The Logitech Duet is unique in the Squeezebox series of network music players, as it comes with a bi-directional wi-fi remote. Some of you may be saying, "So, what's the big deal about a bi-directional remote?" It is a big deal for music servers. The wi-fi remote allows the user to see all the display information right on the screen of the remote in hand, rather than having to walk over to the equipment rack to look at the front panel of the player. The user interface is the remote, not a box on a rack or in a closet. This is huge for whole-house and multi-zone systems. The utilization of wi-fi connectivity means you can be rooms away or even floating in your pool and still browse and control your music as though you were standing next to the equipment rack.
I won't go into detail about how the Squeezebox system generally works, as we just did a full-length review of the Duet's big brother, the Transporter, which describes this in detail. Unique to the Duet are the bi-directional remote and its physical form factor. The receiver is approximately four inches deep, six inches wide and one inch high. Connections include Ethernet, analog and digital outputs and power. Notably absent is any display, as the unit relies upon the remote's display. The bi-directional remote is wand-like in shape, with a full-color 2.4 inch LCD screen above an iPod-style scroll wheel and basic navigation buttons. The remote is definitely what makes this system special and allows the $399 Duet to compete with the Sonos system (approximately $1,000). The Duet is especially attractive if you want to start with one zone. Additional receivers can be added for additional zones for $199 apiece. Additionally, if you already have a Squeezebox server, you can buy the remote separately for $299 and it will control the other Squeezebox products. If you have multiple Squeezebox products running simultaneously, such as one for each zone, you can easily use the same remote for all zones by selecting the receiver you want to control from a menu on the remote.
Read about the high points and the low points of the Logitech Duet on Page 2.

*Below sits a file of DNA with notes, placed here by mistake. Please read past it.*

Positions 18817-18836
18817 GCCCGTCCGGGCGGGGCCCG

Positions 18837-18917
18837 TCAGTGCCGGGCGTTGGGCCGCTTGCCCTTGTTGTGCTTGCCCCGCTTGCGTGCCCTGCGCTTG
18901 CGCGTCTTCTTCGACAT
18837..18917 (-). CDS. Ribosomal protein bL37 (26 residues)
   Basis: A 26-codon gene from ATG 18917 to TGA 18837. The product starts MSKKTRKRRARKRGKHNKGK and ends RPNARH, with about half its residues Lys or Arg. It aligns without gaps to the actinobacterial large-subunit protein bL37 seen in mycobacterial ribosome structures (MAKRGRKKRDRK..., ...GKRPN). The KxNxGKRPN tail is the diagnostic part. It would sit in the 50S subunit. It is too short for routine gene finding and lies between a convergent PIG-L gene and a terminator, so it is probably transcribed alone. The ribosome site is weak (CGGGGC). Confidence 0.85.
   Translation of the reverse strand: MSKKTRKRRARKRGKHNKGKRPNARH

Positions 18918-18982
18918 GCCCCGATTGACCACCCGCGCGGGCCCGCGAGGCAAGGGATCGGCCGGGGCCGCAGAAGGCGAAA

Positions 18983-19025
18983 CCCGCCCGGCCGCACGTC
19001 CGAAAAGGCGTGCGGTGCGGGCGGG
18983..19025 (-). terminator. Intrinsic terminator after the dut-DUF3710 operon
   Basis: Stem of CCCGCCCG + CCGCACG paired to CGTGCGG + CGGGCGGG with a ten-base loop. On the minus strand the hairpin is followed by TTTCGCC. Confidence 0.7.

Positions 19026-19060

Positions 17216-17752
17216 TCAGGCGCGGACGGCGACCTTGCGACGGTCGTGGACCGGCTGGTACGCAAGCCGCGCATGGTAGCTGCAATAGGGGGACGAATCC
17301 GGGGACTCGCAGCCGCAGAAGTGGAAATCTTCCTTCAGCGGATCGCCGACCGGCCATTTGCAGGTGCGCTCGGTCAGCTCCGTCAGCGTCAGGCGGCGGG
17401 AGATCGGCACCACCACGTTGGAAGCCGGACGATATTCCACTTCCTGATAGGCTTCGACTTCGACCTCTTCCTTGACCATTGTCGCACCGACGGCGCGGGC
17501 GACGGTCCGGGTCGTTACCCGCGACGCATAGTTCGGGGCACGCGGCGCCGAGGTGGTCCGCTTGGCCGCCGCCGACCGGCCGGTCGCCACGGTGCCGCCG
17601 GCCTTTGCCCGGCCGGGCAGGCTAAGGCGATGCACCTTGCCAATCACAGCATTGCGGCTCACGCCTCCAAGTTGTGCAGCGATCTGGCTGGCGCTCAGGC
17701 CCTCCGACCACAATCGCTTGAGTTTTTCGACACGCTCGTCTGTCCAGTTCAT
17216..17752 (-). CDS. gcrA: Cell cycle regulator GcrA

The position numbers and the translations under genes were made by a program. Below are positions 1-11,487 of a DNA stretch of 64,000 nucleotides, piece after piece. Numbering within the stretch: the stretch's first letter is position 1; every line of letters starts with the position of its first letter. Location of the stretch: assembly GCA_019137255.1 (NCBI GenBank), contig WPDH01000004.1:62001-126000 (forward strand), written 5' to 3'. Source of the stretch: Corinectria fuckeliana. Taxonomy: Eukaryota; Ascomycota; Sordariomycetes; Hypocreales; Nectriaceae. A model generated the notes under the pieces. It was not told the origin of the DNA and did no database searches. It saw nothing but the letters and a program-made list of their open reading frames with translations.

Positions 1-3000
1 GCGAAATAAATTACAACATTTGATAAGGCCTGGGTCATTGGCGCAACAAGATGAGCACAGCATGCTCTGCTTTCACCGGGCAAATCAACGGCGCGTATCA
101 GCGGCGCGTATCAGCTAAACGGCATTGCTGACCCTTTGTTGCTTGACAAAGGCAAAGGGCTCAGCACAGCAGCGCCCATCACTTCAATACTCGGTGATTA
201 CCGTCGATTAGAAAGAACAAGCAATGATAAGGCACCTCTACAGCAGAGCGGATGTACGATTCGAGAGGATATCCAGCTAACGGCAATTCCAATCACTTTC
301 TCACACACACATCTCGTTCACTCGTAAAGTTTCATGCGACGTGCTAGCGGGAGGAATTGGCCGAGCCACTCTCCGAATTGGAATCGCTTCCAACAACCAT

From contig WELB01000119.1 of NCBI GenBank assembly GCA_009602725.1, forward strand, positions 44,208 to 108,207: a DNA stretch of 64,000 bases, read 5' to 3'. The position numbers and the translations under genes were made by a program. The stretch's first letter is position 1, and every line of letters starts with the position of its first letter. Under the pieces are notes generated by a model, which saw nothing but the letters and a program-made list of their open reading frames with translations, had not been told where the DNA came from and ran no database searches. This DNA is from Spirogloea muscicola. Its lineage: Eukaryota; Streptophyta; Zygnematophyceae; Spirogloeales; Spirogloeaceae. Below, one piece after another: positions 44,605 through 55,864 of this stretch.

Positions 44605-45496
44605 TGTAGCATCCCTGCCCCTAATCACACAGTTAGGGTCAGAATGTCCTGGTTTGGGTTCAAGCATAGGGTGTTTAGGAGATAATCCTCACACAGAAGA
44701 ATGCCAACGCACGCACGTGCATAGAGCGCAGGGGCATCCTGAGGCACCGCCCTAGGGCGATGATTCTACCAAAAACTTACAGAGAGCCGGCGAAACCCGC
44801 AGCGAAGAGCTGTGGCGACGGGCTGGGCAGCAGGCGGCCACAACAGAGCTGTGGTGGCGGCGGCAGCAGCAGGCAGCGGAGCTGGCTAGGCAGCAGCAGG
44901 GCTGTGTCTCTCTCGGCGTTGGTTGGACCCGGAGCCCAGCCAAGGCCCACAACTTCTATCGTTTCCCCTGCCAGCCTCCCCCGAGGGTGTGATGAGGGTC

• The remote provides you complete access to your music library and Internet sources in an easy-to-use and, more important, handy package.
• The Duet remote can easily control multiple Squeezebox receivers to work in unison or separately.
• The Duet provides the ability to play your music without a computer by using a NAS device or an online music storage service.
• The remote gives you the ability to use the remote at extended ranges.
• The remote has a relatively short battery life and must be charged every few days with moderate use.
• The remote may not instantly respond when first utilized, as it needs to reestablish a wi-fi connection.
• As a member of the Squeezebox family, the Duet is still subject to the same software quirks that affect all computer-dependent music servers.
The Logitech Duet is a great way to get the power of a music server into your hand. The Duet gives Logitech's Squeezebox line of products the ability to act as multi-room servers that can be controlled anywhere you are, so long as you are within range of your wi-fi network. A nice feature of this system is that it is scalable. One can start by purchasing the Duet system for $399 and later add other receivers in other zones at any time for $199 each. Additionally, the controller can be purchased separately for those who already have a Squeezebox product, but wish to control it from another room or from the yard.
In short, if you are only looking for a single-room solution and you will be controlling the music server from that room, the Duet holds no benefit for you over the other Squeezebox products. However, if you want to be able to access your music from wherever you may be on your property, the Duet is an affordable and easy-to-use music server that provides you with plenty of options and room to grow. I bought one and my wife and I use it all the time. Highly recommended.